It is on the court inside the lines, where action occurs. The word court has multiple meanings. A court can be a field of play in tennis or basketball, an interior garden court, a court of royalty, a court of law, or even courting as a process of wooing to gain attention and affection. A court implies focused action or judgement inside the lines.

The Mandala Chart is a court of play for your thoughts. You start with an 8-Frame Mandala Chart. To expand your thinking you do not go outside of the box, but rather dive deeper into the box by expanding each of the 8 frames into a 64-Frame Mandala Chart. You can change your focus by zooming in or out, as you flexibly reframe your thoughts.

As a practical matter, anything past the first level of 64-frames probably belongs in a library or database. You can also divide 8 by 8 to create a single frame, and this can be part of another set of 8 or 64 at a higher level. But as a practical matter, too much abstraction and you lose the plot. A great number of practical issues can be solved by simply reframing by 8 to the level above or below.

The Magic of Memory

George A. Miller, a cognitive scientist at Princeton University in 1956 published a famous study in which he argued that the largest number of objects a person can hold in working memory was the magical number 7, plus or minus 2, a phenomenon now known as Miller’s Law. The 8-Frame Mandala Chart is well within Miller’s Law, and its companion simply multiplies 8 x 8 to create a 64-Frame Mandala Chart.

Memory experts seem to defy this rule through such feats as memorizing the random digits of pi (the ration of a circle’s circumference to its diameter) beyond the textbook definition of 3.141… out to an astonishing number of non-repeating decimals in the tens of thousands, as recorded in the Guinness Book of Records. However, all mnemonic devices and memory systems work by converting abstract data by association into more familiar images that can be chunked and compacted into strings and stories that are easier to recall.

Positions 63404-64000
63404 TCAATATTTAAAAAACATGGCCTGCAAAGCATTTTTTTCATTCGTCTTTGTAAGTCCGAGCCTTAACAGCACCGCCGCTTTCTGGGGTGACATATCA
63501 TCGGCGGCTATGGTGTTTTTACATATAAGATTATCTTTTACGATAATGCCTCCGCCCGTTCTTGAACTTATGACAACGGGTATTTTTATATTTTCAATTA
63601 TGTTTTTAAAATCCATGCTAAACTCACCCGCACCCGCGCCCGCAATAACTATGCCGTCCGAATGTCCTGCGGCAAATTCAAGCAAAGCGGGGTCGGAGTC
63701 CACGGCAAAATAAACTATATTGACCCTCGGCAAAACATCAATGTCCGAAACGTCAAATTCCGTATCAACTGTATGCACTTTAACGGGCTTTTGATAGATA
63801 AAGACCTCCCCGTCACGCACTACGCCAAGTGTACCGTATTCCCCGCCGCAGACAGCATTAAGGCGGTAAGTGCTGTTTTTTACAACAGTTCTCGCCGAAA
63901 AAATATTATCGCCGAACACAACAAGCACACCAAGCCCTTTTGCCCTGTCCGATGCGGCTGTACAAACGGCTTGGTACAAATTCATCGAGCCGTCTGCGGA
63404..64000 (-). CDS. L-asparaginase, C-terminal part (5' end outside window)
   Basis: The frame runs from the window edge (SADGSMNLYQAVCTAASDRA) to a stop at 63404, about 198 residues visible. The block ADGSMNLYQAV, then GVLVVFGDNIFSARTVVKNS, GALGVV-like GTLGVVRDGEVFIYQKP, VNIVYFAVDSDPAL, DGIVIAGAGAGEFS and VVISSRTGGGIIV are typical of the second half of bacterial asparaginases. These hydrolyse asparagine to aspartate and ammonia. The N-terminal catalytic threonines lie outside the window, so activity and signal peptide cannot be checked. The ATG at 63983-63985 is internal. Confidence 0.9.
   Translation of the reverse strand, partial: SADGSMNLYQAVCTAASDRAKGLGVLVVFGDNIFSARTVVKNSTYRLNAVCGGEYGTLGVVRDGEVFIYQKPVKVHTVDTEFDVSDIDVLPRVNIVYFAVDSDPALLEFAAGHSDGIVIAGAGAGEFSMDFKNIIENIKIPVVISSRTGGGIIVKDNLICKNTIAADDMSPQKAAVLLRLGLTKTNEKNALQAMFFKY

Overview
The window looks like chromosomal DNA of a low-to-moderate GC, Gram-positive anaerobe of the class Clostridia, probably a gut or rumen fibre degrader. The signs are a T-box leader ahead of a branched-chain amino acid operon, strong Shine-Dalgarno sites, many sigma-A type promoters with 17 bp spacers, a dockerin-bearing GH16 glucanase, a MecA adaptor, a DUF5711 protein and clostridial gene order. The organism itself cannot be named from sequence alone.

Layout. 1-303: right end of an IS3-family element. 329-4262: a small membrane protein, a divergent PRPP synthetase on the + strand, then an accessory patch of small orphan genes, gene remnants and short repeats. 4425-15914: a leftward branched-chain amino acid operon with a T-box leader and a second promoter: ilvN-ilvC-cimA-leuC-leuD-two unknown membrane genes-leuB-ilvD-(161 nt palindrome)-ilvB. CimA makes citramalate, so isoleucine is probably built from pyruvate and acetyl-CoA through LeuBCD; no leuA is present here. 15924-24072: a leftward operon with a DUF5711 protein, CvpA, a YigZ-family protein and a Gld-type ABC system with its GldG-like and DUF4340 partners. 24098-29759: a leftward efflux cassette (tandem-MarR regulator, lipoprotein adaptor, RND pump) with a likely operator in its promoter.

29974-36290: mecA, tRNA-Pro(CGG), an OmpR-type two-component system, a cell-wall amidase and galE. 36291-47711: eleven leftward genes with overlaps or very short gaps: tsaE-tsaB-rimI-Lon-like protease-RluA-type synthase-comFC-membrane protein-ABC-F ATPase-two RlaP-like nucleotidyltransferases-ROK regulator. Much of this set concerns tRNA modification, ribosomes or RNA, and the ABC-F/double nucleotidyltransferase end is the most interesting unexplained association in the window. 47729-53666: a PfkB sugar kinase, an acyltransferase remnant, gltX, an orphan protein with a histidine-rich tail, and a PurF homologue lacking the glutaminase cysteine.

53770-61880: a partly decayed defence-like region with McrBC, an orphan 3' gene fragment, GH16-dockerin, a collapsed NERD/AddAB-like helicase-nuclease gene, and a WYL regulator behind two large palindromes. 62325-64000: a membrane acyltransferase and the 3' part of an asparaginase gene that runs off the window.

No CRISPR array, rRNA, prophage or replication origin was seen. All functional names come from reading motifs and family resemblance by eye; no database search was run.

Musicians do the same thing when they learn to sightread a musical score. In effect, they juggle the same magic number of mental objects, but manage to connect more of them together by chunking and mental association. This is a good example of flexible focus, and  how performance improves with practice.

Both mental depression and memory loss are associated with a loss of the ability to make flexible mental connections, leading to a feeling of disorientation, feeling cut off from everyone and everything. The hippocampus is the seahorse of the brain most closely connected with this process, and neuroscientists have discovered that it has the capacity to regenerate as well as to atrophy. It makes sense to give your brain’s seahorse lots of exercise in flexible focus.

The Unfettered Mind

The process of flexible focus was described by Takuan Soho (1573-1645), a Japanese Zen priest and a genius of Renaissance proportions, in a work entitled The Unfettered Mind. This remarkable piece was written to Yagyu Munenori, head of the Yagyu Shinkageryu School of Swordsmanship, and is now a well-known classic on Zen in Swordsmanship. Takuan cautions that the stopping of the mind in an abiding place is what leads to ignorance, and can be fatal to a swordsman. Takuan advises that the unfettered mind has the ability to see all of the leaves of a tree, without being fixed on a single one, to catch the essence of movement without being caught in the details.

Olympic athletes work with attention control training, a field pioneered by Robert Nideffer, who found that tennis players, divers, gymnasts, golfers, and other athletes shift their attention flexibly from broad to narrow, and from internal to external focus, depending on the demands of the moment. In this case, enhanced performance depends on a flexible attention style.

So we return to the tennis ball, which of course must be served and returned over the net and inside the lines. That is where skill is developed, and where practical problems are solved. Whatever your game, use the Mandala Chart to develop flexible focus and enhance your performance when the ball is in your court

Week In Review – Jun 6 – Jun 12, 2010

by Magesh Tarala on June 13, 2010

NBA, NHL and your company’s Key Performance Indicators

by Brian Superczynski, Jun 7, 2010